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The Complete Dictionary of Arts and Sciences
, in which the Whole Circle of Human Learning is Explained, and the Difficulties attending the Acquisition of Every Art, Whether Liberal or Mechanical, are Removed, in the Most Easy and Familiar Manner.

London, 1765.

Vol. II, art. Fore-Staff.    



FORE-STAFF, or CROSS-STAFF, a mathematical instrument used to take the sunís altitude.

 

This instrument consists of a staff and four crosses, viz. the tenth cross, the thirtieth cross, the sixtieth cross, and the ninetieth cross.

The staff is a square piece of wood on which the crosses slide, each side being graduated into divisions: the first side has from about three degrees to ten delineated on it; the second from ten to thirty; the third from twenty to sixty; and the fourth from thirty to ninety.

The tenth cross, so called from its belonging to that side of the staff, which is numbered from three to ten degrees, is the shortest of the four crosses, and is to be used when the sunís altitude is under ten degrees. Sometimes the breadth of the thirtieth cross supplies its place.

The thirtieth cross is longer than that of ten, and belongs to that side of the cross which is numbered from ten to thirty, whence it has its name: when the sunís altitude is between ten and thirty degrees, this cross is to be used.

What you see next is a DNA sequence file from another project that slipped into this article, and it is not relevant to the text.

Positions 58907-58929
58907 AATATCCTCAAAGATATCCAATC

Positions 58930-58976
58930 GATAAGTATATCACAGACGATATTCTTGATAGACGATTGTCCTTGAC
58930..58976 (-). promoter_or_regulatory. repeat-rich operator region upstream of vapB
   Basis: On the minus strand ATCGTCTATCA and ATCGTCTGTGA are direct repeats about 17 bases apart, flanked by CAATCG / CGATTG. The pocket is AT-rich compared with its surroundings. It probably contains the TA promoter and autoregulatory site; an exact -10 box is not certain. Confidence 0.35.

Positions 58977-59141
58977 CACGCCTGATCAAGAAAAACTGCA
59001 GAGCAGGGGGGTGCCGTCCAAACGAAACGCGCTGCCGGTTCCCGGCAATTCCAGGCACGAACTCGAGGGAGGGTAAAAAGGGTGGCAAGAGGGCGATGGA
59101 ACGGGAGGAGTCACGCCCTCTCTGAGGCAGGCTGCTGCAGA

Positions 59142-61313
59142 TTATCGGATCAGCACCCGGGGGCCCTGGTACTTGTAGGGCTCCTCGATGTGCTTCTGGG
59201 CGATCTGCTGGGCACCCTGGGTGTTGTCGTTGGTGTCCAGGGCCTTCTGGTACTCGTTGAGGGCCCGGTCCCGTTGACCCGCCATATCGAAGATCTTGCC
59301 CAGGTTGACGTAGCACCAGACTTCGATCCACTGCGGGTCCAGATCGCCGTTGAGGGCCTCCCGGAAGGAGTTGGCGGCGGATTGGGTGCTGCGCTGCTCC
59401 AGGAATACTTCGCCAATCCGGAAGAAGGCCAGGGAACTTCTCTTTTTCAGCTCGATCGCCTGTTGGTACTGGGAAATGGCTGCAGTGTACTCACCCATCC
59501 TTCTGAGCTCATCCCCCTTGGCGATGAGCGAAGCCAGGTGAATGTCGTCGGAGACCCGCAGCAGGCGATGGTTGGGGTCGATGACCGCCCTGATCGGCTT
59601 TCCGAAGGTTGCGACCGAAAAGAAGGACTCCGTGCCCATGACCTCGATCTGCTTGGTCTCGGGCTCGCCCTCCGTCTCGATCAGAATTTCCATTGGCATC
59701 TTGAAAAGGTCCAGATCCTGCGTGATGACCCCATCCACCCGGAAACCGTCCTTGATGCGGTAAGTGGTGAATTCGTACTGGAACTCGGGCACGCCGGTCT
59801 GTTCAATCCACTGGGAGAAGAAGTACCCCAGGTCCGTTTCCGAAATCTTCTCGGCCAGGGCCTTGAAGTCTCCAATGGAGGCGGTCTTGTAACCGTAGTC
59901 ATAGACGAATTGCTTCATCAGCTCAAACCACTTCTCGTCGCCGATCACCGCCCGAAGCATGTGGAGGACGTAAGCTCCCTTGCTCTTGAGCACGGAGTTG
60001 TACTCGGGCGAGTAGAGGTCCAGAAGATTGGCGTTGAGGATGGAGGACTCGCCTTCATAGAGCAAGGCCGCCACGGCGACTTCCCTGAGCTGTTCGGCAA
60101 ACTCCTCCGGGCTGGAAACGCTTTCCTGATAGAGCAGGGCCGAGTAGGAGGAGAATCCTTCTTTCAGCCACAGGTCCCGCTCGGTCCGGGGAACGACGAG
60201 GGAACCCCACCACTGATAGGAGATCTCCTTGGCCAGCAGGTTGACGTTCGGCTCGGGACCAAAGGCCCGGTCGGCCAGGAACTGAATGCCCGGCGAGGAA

The third, or sixtieth cross, so termed from belonging to that side of the staff, which is numbered from twenty to sixty, is longer than the former, and is to be used when the sunís altitude is between thirty and sixty degrees.

The fourth cross is called the ninetieth cross, because it belongs to that side of the staff which is numbered from thirty to ninety degrees. This cross is used when the sunís altitude is between sixty and ninety degrees.

The several divisions on the staff are constructed after the following manner.

Let AB (plate LXIV. fig. 7.) represent the side of the staff to be divided; with any convenient radius, setting one foot of the compasses in A, with the other describe the semicircle DEC, and draw the diameter DAC, at right angles to AB: divide each quadrant into ninety equal parts or degrees; at the distance of half the length of the cross, draw the lines Ff, Gg, parallel to AB, and from the center of the circle draw right lines through the several divisions of the quadrants; and, from the intersections of those right lines with the two parallel lines Ff, Gg, draw right lines intersecting the staff AB, which will give the several divisions: thus the line FG, intersecting the staff AB, in the point a, will give the division of twenty degrees, because the angle FAG = twenty degrees: and after the same manner, and by making use of the length of the several crosses, may the four sides of the staff be divided.

 

To take the sunís altitude with the FORE-STAFF. - Having adapted the proper cross to the staff, apply the flat end of the staff at A, (fig. 8.) to the outside of the eye, the face being turned towards the sun; look for the object at the upper end of the cross at C, and at the lower end B for the horizon; but, if the sky appear instead of the horizon, slide the cross nearer to the eye; if the sea appear, remove it farther from the eye, till the object appear at the end C, and, at the same time, the horizon at the end B; then will the cross cut, on the side of the staff proper to it, the degree and minute of altitude. But if the meridian altitude be required, the observation must be continued, and as the object approaches the meridian, the sky will appear at the end B, instead of the horizon; but, when the object begins to descend, the sea will appear at the end B, and then is the observation finshed, and the cross will cut the degrees, &c. of altitude. 

 

 

Plate LXIV,  fig. 7.

Plate LXIV, fig. 8.